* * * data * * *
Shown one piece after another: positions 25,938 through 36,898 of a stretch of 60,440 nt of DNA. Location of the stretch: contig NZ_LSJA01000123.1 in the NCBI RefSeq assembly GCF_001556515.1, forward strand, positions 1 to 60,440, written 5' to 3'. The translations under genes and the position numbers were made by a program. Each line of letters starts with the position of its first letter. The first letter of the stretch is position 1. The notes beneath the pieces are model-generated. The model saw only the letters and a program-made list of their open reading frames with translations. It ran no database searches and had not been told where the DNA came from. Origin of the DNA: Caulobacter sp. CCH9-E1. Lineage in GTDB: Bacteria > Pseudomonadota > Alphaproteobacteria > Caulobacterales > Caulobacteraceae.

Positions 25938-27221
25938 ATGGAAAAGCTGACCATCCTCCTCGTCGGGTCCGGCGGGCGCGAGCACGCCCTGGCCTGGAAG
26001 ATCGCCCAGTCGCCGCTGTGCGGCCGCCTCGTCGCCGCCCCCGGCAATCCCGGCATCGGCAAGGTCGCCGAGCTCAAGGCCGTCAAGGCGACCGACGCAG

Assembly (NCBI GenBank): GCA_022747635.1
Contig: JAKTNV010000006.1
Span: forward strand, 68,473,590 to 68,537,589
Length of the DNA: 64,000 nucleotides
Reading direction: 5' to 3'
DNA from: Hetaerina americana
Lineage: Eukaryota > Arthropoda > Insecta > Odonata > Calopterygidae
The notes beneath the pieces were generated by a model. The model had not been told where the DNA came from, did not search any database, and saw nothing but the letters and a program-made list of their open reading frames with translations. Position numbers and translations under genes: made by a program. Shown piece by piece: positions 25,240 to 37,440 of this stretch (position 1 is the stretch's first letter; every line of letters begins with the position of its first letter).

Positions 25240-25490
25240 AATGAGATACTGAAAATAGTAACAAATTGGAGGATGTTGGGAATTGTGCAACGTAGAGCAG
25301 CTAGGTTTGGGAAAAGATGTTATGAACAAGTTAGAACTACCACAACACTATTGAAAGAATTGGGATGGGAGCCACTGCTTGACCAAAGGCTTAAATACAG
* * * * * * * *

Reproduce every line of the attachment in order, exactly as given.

Shown one piece after another: positions 25,938 through 36,898 of a stretch of 60,440 nt of DNA. Location of the stretch: contig NZ_LSJA01000123.1 in the NCBI RefSeq assembly GCF_001556515.1, forward strand, positions 1 to 60,440, written 5' to 3'. The translations under genes and the position numbers were made by a program. Each line of letters starts with the position of its first letter. The first letter of the stretch is position 1. The notes beneath the pieces are model-generated. The model saw only the letters and a program-made list of their open reading frames with translations. It ran no database searches and had not been told where the DNA came from. Origin of the DNA: Caulobacter sp. CCH9-E1. Lineage in GTDB: Bacteria > Pseudomonadota > Alphaproteobacteria > Caulobacterales > Caulobacteraceae.

Positions 25938-27221
25938 ATGGAAAAGCTGACCATCCTCCTCGTCGGGTCCGGCGGGCGCGAGCACGCCCTGGCCTGGAAG
26001 ATCGCCCAGTCGCCGCTGTGCGGCCGCCTCGTCGCCGCCCCCGGCAATCCCGGCATCGGCAAGGTCGCCGAGCTCAAGGCCGTCAAGGCGACCGACGCAG

Assembly (NCBI GenBank): GCA_022747635.1
Contig: JAKTNV010000006.1
Span: forward strand, 68,473,590 to 68,537,589
Length of the DNA: 64,000 nucleotides
Reading direction: 5' to 3'
DNA from: Hetaerina americana
Lineage: Eukaryota > Arthropoda > Insecta > Odonata > Calopterygidae
The notes beneath the pieces were generated by a model. The model had not been told where the DNA came from, did not search any database, and saw nothing but the letters and a program-made list of their open reading frames with translations. Position numbers and translations under genes: made by a program. Shown piece by piece: positions 25,240 to 37,440 of this stretch (position 1 is the stretch's first letter; every line of letters begins with the position of its first letter).

Positions 25240-25490
25240 AATGAGATACTGAAAATAGTAACAAATTGGAGGATGTTGGGAATTGTGCAACGTAGAGCAG
25301 CTAGGTTTGGGAAAAGATGTTATGAACAAGTTAGAACTACCACAACACTATTGAAAGAATTGGGATGGGAGCCACTGCTTGACCAAAGGCTTAAATACAG